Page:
“Sod the wine, I want to suck on the writing. This man White is an instinctive writer, bloody rare to find one who actually pulls it off, as in still gets a meaning across with concision. Sharp arbitrage of speed and risk, closest thing I can think of to Cicero’s ‘motus continuum animi.’

Probably takes a drink or two to connect like that: he literally paints his senses on the page.”

DBC Pierre (Vernon God Little, Ludmila’s Broken English, Lights Out In Wonderland ... Winner: Booker prize; Whitbread prize; Bollinger Wodehouse Everyman prize; James Joyce Award from the Literary & Historical Society of University College Dublin)





15 August 2008

Home on the Grange

This was first published in The Independent Weekly in April 2008

I spent the ANZAC weekend reading A. J. Liebling’s inimitable New Yorker dispatches from the North African front in World War Two. What a godforsaken mess! And there in the midst of it was Grange maker Max Schubert. Shivering with Liebling and a glass of 389 in my ancient blacksmith’s cottage, I felt very close to my old friend Max, who grew up in a blacksmith’s cottage at Moculta.

Much is made of Max’s second international trip, when he studied the great wines of France in 1950, and came home with the recipe of Grange fermenting in his mind. But his first big trip had been ten years earlier, when he served in Libya, Egypt, Greece, Crete, Palestine, Libya and Syria before spending two years in New Guinea. In one terrible action near Mount Olympus, Stuka dive bombers blew his truck to smithereens about him, killing two of his off-siders, and another two hundred hapless infantrymen a little further along the track.

“I never enjoyed the army” he told Huon Hooke in Max Schubert – Winemaker. “I volunteered, because I wanted to prove that I was one hundred per cent Australian … I did my job … there’s absolutely no bloody future in wars.”

Max never met the great Liebling, but as a committed gourmand who covered the war from dining tables in trenches and bars as much as fine restaurants, I’m sure Liebling would have had much in common with our Max, who loved little more than getting his knees under a well-laden table once the impossible work was done.

What a pity that Max did not live to see the triumph Peter Gago has made of the Penfold’s premiums!

In spite of takeovers, booms and busts, the stubborn persistence and continual striving for improvement that marked Max’s winemaking career carry on seamlessly under Peter’s husbandry.

I spent a vintage day with him recently at his beloved Magill cellars, which must have been Australia’s poshest in the early Grange days. Peter has them sparkling like new, and still makes all the Penfold’s super premium reds there, pretty much in the old way. Of course vast improvements in biochemistry, cooperage, available varieties and vineyard selection make it easier than it was in the early days of Max and the likes of the great chemist, Ray Beckwith, but nevertheless, to the untrained eye, things go on pretty much as always.

The heatwave had not yet hit when I called. Peter was finishing his pinot ferments and beginning to accept perfect shiraz, continuously evaluating each precious parcel, adjusting his winemaking this way or that as he aimed each batch at a different end product.

“This one’s for 389”, he’ll murmer, sniffing a glassful of heartily fermenting must. “And this … oooh this? This is headed for St. Henri…”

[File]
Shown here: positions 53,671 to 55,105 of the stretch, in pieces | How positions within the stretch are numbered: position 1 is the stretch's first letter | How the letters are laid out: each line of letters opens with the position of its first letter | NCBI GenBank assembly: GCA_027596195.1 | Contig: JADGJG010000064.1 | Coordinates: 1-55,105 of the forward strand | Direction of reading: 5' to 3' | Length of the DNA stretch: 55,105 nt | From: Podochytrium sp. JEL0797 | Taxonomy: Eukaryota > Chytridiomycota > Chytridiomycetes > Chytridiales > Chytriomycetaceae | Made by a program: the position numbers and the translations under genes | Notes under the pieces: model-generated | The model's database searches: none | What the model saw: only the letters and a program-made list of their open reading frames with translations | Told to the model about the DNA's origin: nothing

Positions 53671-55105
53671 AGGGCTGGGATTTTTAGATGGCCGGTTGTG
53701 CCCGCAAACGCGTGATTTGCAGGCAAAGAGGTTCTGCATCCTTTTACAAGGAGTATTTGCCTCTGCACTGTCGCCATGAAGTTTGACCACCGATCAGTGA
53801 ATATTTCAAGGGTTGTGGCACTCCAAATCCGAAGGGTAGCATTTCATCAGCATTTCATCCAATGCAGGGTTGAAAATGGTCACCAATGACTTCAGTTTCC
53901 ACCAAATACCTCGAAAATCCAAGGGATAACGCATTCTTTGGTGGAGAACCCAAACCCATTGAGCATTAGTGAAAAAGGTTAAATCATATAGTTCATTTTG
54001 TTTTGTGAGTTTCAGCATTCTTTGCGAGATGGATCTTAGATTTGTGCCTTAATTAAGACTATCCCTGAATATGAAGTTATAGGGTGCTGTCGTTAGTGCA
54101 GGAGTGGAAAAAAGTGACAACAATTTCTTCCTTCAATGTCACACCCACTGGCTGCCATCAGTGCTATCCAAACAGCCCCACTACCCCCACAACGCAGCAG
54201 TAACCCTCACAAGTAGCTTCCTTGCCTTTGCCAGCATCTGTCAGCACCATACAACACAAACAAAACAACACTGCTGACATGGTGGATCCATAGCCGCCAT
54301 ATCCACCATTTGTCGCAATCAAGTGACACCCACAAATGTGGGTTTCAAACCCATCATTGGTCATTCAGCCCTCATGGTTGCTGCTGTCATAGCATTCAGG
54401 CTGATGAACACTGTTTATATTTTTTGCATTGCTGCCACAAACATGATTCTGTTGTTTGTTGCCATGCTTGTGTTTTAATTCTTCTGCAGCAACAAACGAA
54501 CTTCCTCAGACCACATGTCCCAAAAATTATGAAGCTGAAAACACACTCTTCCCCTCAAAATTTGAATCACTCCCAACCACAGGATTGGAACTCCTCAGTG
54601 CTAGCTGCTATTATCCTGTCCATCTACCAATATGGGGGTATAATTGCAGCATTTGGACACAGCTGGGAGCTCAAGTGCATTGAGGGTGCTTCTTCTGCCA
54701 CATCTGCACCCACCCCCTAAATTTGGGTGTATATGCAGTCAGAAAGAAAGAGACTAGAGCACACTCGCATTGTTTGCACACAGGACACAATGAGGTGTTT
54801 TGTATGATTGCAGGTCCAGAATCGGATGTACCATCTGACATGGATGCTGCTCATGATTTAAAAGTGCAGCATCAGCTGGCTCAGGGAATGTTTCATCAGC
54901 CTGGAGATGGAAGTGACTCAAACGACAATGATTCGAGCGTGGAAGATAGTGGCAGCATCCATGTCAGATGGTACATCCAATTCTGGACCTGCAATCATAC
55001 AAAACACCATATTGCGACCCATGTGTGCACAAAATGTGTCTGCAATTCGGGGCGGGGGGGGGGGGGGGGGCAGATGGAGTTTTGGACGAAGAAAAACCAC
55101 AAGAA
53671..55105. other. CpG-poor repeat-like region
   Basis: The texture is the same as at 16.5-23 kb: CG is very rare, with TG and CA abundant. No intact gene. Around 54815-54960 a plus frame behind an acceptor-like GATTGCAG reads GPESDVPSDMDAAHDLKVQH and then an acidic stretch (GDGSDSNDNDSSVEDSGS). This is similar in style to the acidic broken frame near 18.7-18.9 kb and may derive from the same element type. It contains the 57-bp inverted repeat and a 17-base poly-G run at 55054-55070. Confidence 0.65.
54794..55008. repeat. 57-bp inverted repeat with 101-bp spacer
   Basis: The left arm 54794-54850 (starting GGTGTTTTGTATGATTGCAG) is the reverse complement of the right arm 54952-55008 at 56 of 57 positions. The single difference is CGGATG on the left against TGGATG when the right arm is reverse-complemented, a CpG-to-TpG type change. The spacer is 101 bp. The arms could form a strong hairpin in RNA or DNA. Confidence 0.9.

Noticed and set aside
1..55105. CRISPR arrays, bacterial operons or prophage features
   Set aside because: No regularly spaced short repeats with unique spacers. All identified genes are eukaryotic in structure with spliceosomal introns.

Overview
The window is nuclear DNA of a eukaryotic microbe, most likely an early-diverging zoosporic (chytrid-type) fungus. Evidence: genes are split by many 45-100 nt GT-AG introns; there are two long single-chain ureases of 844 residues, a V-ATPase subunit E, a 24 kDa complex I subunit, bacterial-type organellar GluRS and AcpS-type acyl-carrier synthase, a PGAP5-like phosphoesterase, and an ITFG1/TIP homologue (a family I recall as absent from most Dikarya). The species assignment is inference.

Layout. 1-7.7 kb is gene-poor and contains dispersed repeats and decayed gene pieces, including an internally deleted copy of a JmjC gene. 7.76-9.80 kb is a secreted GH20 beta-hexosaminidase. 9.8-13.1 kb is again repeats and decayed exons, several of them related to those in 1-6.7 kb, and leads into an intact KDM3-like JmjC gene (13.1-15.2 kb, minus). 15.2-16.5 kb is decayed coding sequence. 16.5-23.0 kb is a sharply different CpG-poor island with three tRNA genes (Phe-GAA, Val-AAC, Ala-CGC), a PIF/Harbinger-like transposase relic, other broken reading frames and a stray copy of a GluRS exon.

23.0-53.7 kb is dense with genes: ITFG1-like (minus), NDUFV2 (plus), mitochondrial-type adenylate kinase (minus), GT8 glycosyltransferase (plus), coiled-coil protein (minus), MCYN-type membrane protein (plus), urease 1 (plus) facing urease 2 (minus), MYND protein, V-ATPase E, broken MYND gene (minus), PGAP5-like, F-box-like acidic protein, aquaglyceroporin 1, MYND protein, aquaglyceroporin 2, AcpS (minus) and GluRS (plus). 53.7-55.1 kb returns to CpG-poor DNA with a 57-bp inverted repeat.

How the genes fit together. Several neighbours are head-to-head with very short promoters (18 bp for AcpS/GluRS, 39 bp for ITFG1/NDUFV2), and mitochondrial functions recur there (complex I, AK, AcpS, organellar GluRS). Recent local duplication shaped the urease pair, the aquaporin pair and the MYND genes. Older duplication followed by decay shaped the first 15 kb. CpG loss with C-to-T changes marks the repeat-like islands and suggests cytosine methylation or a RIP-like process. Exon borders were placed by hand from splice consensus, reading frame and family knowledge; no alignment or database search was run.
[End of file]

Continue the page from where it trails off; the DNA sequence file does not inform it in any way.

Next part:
Some august body of European gourmands had just announced the 1971 St Henri to be worth a perfect score, so he opened another, just to check. It was an astonishing symphony of orange chocolate, pickled lemon, caramel, silk, and Bal a Versailles perfume.

“I woulda bracketed that with 62 and 69 personally” said veteran Grange maker John Bird, as I tried to summarise that sumptuous tincture in my sort of English. I gave it 98 points – the highest I’ve ever awarded an Australian red.

But the new wines were the real reason for this tasting, and let me tell you, there will be some 98 pointers amongst them when they get through the awkwardness of their yoof, not that it’ll take forty years.

Like the Reserve Bin 06A 2006 chardonnay: a long, savage, crunchy beast from the Adelaide Hills – 94 points, easily. In deliberately untidy counterpoint to the staunch, reserved Yattarna 2005, which looks like an Exclusive Brethren in comparison. Same points, but more later.

The 06 Cellar Reserve Adelaide Hills Pinot is Peter’s best one yet, with its mint and bitter cherries, wild yeast and long-haul tannins. 94+++. And his Cellar Reserve Sangiovese 06 plays similar music with its feral heartiness and unfettered natural verve. 94+.

There were two mind-boggling Cellar Reserve Barossa cabernets, the 05 (94++) due for possible release in September; the 06 (95++) impossibly youthfully brash and brilliant, and, as my notes say, “if you must have American oak, have this”, meaning the drop dead gorgeous 05 Bin 707 (94+++).

Shiraz? The newly released St Henri 04 (95+++) “… perfectly formed slender silky juicy dry red...” will give the 71 a run for its money; the 05 Magill Estate “..another 05 that breaks all the rules – just wait…” 94+++; the 05 RWT “…Sophia Loren…” 95++.

All great trips and adventures, these wines. In promoting them, Peter Gago travels the world in a way that would make Joe Liebling and Max Schubert wince. But imagine being half way through all this and feeling sudden obligation to dash off and do your bit dodging Stukas in the north African desert.

For more reviews visit http://drankster.blogspot.com

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